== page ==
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What’s a cat cafe?
Firstly it is NOT a restaurant where people eat cats. People do not eat cats in South Korea. Notice the bold NOT as I am hoping to break the bizarre stereotype that Asian people eat cats and dogs. I feel that the best way to describe a cat cafe would be to give you a literal tour of the wonders that lurk behind the fur-fuzzed doors of Asia’s feline trend.
Step 1: Find said cat cafe.
Seoul : Most university areas or shopping districts have cat cafes. They are usually on the second or third floor and can be distinguished but the huge cartoon cat on the windows. Often they have cat mascots which entails a university student (I presume) in a dirty Garfield costume standing in the street outside the cat cafe and trying to hug randoms walking past. They are really not trying to rob you but merely entice you to go upstairs and get your feline on.
Step 2: Going inside.
While entering usually needs no instructions, this is not the case with cat cafes. Firstly you’ll enter an incredibly small entryway filled with pink or grey slippers. There will be no one to help you here and all the signs will be in Korean but the general idea is to take off your shoes and put the slippers on. You place your shoes on the shelves and when you are done inside the cafe, your shoes will still be there. No one will steal or accidentally take them. My only conclusion to the change of shoes is that obviously cats don’t want you to wear your shoes and bring all the human dirt into the cafe.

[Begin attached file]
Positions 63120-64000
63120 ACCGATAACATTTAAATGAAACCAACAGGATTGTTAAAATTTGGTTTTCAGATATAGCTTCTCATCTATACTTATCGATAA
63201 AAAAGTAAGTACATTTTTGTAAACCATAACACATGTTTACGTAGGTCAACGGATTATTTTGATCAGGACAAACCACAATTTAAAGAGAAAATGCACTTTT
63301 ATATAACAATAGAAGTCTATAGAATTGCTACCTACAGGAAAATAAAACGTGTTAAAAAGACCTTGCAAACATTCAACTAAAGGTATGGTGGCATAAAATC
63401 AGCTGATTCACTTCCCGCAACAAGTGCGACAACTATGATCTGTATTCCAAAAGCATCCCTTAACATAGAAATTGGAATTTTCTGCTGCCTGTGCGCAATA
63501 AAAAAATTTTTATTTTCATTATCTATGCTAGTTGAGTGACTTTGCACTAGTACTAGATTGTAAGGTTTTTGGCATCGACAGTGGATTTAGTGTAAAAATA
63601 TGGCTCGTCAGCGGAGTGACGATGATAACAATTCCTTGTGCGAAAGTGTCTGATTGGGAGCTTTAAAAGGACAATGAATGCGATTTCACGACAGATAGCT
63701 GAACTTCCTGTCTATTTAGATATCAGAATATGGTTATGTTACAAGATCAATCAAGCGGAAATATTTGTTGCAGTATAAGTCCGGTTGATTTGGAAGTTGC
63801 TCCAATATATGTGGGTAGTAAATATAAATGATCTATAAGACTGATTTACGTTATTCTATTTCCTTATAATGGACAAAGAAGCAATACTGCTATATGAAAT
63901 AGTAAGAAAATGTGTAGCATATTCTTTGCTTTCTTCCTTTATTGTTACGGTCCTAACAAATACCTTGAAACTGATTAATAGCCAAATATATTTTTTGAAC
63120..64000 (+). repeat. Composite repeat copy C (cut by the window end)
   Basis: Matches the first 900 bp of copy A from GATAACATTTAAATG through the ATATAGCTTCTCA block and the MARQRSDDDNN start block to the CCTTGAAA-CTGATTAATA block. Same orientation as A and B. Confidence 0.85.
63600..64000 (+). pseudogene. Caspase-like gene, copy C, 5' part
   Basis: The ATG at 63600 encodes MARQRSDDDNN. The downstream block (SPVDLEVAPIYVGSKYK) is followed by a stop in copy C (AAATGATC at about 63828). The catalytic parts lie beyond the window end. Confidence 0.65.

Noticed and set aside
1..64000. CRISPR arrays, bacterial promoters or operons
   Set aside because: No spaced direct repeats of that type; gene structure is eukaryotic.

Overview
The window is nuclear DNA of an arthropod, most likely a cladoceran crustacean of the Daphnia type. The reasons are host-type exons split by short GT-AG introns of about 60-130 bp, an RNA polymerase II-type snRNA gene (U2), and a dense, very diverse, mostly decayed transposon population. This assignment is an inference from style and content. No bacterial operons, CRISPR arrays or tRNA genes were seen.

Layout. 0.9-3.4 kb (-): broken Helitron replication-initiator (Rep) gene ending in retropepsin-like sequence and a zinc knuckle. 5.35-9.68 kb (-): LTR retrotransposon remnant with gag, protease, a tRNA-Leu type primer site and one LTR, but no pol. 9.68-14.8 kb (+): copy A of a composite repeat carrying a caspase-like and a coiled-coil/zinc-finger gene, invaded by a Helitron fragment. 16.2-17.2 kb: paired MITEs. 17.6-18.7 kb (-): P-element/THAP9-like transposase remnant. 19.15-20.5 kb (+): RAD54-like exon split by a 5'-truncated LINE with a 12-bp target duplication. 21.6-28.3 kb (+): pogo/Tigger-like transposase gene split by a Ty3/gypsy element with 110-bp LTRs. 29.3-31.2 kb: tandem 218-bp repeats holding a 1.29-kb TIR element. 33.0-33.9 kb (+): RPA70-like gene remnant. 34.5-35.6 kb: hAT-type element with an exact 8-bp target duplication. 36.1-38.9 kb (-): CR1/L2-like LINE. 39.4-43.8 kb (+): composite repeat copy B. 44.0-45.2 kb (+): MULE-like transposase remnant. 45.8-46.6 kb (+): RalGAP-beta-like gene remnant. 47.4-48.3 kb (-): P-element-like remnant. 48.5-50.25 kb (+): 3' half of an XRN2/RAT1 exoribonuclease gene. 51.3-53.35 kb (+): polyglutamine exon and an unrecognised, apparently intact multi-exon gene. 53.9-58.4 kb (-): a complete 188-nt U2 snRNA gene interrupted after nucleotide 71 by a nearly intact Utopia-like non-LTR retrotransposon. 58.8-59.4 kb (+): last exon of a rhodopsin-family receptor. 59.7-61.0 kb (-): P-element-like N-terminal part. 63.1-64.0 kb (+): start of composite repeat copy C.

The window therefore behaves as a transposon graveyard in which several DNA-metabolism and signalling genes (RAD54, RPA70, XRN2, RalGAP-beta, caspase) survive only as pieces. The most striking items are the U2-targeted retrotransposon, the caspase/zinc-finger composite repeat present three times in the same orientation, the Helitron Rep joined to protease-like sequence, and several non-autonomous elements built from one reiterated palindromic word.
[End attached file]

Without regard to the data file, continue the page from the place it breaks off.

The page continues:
Step 3: Paying and ordering a beverage.
Once you are inside, and wearing your slippers, you head over to the front counter and pay. It’s about 10,000 won ($9) for an unlimited time and one beverage. South Korean cafes generally have a similar menu but I recommend the dangerously delicious green tea latte. Made with frothy Korean milk, a few spoons of green tea powder, a couple of swizzles of sugar syrup ( granules are for grannies) and topped off with a bit of flat-foam shaped in a cat. It will have you meowing for more.
Step 4 : When do I get to see cats?
After ordering your drink you will be escorted to a table and then asked to hand sanitize your hands; cats don’t like it dirty. Then, to add to the strangeness of the situation, you will be asked to put your handbag into a plastic or fabric sack and place that sack under your chair. It seems that not only do cats hate shoes, but handbags pose a serious threat too. Finally once you’ve sat down, taken off your shoes, sanitized your hands and prepped your handbag, will you properly notice your surroundings.
Cat cafes are usually smallish in size and filled with little wooden tables and chairs. In every corner, and sometimes extended to the ceiling, are cat towers. Metres and metres of them. Little wooden boxes and different sized tubes are lying all over the floor. Cat accessories like mini mice, balls and feathers tied to sticks are sticking out of crevices and under tables. There are shelves on the windows and walls which provide a perfect bed for a cat. And as we know, cats love to sleep.
You can find numerous cats sleeping all over the cafe. The cats are somewhat friendly and at times will play but only if you seem desperate. They know that you’ve paid to be there but they don’t feel the need to deliver a more satisfying service. Just be grateful that they are awake. There are usually a few kittens in the mix that are begging for attention. If you can squeeze in between the hoards of school girls to get that perfect Instagram shot, then good for you. Otherwise I prefer to sneak a few pictures with the older more mature cat crowd. Some would argue that cat cafes are inhumane but from what I have seen the cats are well fed, have clean litter boxes and are regularly groomed. Furthermore visitors are not allowed to pick up or harm the cats in any way. You WILL be watched!
So if you fancy a bit of obscurity I would recommend visiting a cat cafe and soaking up the fur-fun festivities. Just remember to brush up on your catetiquette as your “hosts” will most likely appreciate it.